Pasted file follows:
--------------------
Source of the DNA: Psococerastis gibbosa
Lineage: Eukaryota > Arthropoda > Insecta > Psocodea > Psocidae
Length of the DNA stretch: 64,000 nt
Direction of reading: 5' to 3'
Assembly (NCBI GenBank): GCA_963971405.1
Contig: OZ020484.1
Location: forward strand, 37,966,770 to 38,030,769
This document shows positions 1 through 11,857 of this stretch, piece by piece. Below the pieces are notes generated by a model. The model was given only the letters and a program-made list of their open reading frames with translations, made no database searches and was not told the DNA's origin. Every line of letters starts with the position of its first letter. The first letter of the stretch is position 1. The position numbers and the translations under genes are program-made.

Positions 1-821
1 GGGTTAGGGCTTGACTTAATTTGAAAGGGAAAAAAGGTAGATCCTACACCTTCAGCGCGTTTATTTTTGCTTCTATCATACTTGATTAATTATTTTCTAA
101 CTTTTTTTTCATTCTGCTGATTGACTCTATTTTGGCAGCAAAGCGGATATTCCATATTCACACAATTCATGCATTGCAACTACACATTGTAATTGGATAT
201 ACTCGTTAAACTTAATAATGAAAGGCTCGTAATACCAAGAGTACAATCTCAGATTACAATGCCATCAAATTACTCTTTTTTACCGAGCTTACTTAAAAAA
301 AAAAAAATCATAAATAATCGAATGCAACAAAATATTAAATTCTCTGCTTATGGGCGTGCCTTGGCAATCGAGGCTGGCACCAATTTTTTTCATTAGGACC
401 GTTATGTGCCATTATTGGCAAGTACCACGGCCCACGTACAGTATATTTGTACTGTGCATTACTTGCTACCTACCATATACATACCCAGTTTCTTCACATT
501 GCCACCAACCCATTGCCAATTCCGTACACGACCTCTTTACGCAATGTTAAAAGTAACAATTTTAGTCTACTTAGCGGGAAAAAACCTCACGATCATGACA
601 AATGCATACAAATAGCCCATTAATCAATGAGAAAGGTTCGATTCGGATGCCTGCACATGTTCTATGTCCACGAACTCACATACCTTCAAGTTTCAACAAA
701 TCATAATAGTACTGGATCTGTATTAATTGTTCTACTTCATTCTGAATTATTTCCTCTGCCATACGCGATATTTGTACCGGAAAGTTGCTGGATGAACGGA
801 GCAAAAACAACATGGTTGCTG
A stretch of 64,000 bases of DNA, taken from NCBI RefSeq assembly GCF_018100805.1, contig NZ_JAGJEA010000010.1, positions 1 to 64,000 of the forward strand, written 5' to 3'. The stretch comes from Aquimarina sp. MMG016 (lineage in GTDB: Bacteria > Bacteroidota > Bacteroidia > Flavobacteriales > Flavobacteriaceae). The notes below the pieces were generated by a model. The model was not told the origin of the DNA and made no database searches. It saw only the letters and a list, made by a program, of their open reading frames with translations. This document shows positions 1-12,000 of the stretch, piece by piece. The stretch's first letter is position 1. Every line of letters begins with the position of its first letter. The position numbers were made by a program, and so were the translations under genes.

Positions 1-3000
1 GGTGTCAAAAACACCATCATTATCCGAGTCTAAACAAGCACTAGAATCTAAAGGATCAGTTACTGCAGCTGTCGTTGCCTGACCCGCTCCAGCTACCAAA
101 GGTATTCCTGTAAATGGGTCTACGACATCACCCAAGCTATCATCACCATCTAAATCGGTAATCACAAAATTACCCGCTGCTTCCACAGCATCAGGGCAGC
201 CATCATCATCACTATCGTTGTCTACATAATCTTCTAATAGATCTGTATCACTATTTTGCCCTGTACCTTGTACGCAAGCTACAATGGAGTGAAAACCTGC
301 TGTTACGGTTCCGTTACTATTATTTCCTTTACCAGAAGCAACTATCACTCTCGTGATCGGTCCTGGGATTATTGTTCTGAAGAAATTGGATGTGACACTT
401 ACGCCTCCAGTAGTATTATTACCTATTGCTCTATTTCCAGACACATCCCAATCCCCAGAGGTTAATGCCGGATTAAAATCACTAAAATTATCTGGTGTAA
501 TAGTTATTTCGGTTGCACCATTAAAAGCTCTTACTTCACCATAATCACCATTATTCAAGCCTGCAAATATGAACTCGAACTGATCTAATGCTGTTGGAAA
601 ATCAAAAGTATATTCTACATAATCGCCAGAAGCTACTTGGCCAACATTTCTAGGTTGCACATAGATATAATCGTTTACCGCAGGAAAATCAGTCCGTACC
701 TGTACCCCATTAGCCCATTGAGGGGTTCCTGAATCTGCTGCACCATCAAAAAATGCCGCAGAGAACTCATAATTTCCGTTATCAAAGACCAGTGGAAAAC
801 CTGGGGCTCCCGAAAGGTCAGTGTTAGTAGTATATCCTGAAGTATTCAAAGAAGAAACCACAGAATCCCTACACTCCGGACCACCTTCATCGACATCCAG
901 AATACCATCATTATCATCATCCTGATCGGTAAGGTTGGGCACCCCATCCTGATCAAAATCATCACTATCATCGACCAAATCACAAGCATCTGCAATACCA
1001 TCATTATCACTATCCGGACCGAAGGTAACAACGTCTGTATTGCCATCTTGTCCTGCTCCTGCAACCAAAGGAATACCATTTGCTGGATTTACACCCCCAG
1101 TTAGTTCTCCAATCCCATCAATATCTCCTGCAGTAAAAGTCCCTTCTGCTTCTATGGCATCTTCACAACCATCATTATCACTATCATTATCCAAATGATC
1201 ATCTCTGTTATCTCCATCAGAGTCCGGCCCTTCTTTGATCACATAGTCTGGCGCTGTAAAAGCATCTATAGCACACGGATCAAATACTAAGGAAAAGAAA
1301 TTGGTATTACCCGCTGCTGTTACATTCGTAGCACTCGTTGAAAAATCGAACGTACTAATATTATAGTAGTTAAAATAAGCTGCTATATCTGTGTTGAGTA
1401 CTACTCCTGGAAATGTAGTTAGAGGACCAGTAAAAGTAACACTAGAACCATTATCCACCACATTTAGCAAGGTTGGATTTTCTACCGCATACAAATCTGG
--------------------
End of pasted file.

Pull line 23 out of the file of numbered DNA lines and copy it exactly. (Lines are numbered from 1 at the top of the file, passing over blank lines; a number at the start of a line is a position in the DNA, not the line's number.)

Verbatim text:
201 CATCATCATCACTATCGTTGTCTACATAATCTTCTAATAGATCTGTATCACTATTTTGCCCTGTACCTTGTACGCAAGCTACAATGGAGTGAAAACCTGC